Time for another instalment of What I’ve Been Reading. I’ve been going through quite a lot of books recently and I can’t wait to share my latest finds with you. I was all over the place in the past couple weeks in terms of genres reading historical fiction, non-fiction, and mysteries and I pretty much loved them all this time around!
How to Bake a Perfect Life- by Barbara O’Neil
I really enjoyed this story, and found the plot and writing style itself to be uplifting and comforting. Like going home to a nice cozy fire after a long day. It’s the perfect book to read if you’re having a bad day…or if you need something light to take to the beach. It’s primarily a story based on a family of women of various generations and the dynamic relationships they have with one another. The main character Ramona, had a child when she was 15 years old, and during this time she grew to have a passion for bread making. However, the bulk of the story takes place about 30 years later when Ramona owns her own bakery and, through a series of events, comes to take care of her daughter’s stepdaughter. The chapters are sprinkled with many different bread recipes, an aspect of the book that I LOVED.
The Last Camellia- by Sarah Jio
I have read quite a few mysteries and I think I’m hooked. The Last Camellia by Sarah Jio was no exception- it was a page turner right from the beginning. It’s set in England at a mysterious old manor house (just from this you know it’s going to be good!), and flips back and forth between the 1940s and present day. A rare camellia flower is at the centre of the plot, and as the story delves deeper in to the background of the two main characters, Flora and Addison, we get to see how the flower has shaped the lives of both women through their search into details of a terrible mystery.
The House Girl- By Tara Conklin
This book has been on my list of things to read FOREVER. I’m so happy I finally got a chance to take it our from the library recently, and it certainly didn’t disappoint.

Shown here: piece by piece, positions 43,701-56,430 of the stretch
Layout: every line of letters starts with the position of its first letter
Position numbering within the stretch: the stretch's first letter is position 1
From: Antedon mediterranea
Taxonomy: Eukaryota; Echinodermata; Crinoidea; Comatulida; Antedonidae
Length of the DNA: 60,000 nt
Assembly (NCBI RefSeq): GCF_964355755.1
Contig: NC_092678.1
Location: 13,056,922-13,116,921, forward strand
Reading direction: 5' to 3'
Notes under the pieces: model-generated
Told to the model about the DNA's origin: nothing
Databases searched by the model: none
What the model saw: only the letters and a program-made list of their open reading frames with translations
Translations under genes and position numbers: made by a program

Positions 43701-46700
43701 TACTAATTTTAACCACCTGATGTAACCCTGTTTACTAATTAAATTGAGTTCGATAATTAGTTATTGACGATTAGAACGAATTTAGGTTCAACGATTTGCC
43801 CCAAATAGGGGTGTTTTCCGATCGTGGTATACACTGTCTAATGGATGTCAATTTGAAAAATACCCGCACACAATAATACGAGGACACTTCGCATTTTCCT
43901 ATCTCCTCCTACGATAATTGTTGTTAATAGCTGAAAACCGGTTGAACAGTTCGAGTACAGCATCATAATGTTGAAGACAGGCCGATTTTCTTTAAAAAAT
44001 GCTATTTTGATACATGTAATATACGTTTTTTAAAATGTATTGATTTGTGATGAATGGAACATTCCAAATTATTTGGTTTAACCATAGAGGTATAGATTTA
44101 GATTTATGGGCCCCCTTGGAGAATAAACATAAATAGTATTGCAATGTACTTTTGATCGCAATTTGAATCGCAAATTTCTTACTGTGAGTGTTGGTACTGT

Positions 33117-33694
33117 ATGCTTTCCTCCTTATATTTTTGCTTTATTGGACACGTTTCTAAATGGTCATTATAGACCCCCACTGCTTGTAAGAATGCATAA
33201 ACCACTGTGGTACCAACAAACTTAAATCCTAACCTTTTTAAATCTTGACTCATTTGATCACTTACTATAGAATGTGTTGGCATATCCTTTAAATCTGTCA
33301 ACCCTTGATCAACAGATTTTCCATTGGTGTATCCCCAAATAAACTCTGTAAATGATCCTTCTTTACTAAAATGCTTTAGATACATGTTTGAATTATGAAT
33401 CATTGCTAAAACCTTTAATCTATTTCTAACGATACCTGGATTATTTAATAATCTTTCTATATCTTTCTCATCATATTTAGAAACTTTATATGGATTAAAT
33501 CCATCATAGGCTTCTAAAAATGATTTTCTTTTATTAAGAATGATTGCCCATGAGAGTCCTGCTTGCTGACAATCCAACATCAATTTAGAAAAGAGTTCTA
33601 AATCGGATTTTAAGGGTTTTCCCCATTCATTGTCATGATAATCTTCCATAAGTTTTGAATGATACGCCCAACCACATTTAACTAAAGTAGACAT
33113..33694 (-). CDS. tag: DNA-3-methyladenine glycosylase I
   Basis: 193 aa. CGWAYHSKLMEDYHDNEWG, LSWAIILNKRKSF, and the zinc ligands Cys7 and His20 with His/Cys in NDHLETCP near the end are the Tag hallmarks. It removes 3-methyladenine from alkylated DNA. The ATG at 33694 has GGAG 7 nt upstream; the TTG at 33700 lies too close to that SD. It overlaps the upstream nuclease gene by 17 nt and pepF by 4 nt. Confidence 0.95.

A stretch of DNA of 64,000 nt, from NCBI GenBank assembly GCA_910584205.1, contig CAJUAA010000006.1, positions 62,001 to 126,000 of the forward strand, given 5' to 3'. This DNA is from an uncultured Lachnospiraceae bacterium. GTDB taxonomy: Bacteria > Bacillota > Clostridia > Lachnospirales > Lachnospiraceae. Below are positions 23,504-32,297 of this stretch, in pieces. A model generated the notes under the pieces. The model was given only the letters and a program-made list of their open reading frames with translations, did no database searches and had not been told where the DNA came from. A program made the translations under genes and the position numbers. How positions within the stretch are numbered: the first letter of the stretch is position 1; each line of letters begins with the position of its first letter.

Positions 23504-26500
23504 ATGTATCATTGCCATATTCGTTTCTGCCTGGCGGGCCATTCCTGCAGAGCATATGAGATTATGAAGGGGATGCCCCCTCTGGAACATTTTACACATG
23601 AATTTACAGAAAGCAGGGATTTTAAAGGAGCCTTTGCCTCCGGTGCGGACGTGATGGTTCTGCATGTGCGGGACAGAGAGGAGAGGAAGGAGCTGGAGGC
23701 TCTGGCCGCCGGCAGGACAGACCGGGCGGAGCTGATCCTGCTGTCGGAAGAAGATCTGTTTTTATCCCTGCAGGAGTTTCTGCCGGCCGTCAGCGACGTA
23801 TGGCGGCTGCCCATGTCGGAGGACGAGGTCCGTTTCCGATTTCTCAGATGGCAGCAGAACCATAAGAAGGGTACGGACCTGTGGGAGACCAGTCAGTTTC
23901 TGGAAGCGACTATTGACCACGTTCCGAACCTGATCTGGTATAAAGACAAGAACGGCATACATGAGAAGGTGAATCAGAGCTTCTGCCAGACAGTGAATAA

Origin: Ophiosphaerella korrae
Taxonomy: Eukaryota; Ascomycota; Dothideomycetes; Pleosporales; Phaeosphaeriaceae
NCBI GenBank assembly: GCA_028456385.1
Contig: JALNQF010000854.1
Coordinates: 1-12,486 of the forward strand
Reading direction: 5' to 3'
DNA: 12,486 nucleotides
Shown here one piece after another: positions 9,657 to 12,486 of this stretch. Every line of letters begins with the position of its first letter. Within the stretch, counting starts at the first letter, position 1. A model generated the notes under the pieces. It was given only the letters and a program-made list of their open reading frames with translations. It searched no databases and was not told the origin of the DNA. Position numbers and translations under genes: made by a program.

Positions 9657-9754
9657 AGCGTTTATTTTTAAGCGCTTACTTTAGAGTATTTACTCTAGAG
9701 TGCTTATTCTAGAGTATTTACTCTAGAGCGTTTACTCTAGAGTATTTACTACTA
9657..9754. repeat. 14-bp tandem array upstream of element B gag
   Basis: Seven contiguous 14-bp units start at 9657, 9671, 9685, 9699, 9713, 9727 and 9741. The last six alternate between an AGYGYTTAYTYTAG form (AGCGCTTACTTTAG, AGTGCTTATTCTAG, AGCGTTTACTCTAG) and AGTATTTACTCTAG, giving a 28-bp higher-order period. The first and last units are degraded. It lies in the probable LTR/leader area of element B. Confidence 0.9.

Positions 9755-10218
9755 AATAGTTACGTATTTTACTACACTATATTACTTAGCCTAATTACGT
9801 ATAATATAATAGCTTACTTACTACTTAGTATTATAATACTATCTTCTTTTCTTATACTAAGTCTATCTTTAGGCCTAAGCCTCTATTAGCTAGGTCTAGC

It was by far, one of the best books I’ve read this summer. While at the beginning I wasn’t sure about it (it starts off slowly but so do many of the best books- think Harry Potter), by the end I was crying along with the characters. Set in 1852 and 2004, the stories of Josephine a house slave and Lina a young lawyer, are intertwined and layered with incredible detail and forethought. Just when you think you know where the story is going to go, and what will be around the next turn, Conklin suprises you, spurning you on to read further.
Somehow Tara Conklin also makes you think about truth and the American justice system and the big questions surrounding slaves and their descendants, all amidst the most heartfelt and captivating story. If I was going to suggest a book to read for the rest of the summer, as of right now, this would be it.
Gulp- By Mary Roach
Another book in Mary Roach’s series of literary endeavours focused on some of the least talked about topics in common society. For instance, her previous books have looked at the science and people behind sex research (Bonk), and the curious world of corpses (Stiff). Roach approaches each subject with such an open mind and genuine interest that you can’t help enjoying each subject and learning something new in the process. This book, as well as the others, are entertaining through and through. Roach is the most humorous scientific author I know of who writes without being to intellectual, or like an academic paper. Her books are fun! Seriously!
Gulp in particular delves into the digestive tract and all the mysterious functions and idiosyncrasies that surround it. Roach covers the GI tract from top to bottom- quite literally, and you’ll be astounded by how much you learn and take away about your own body!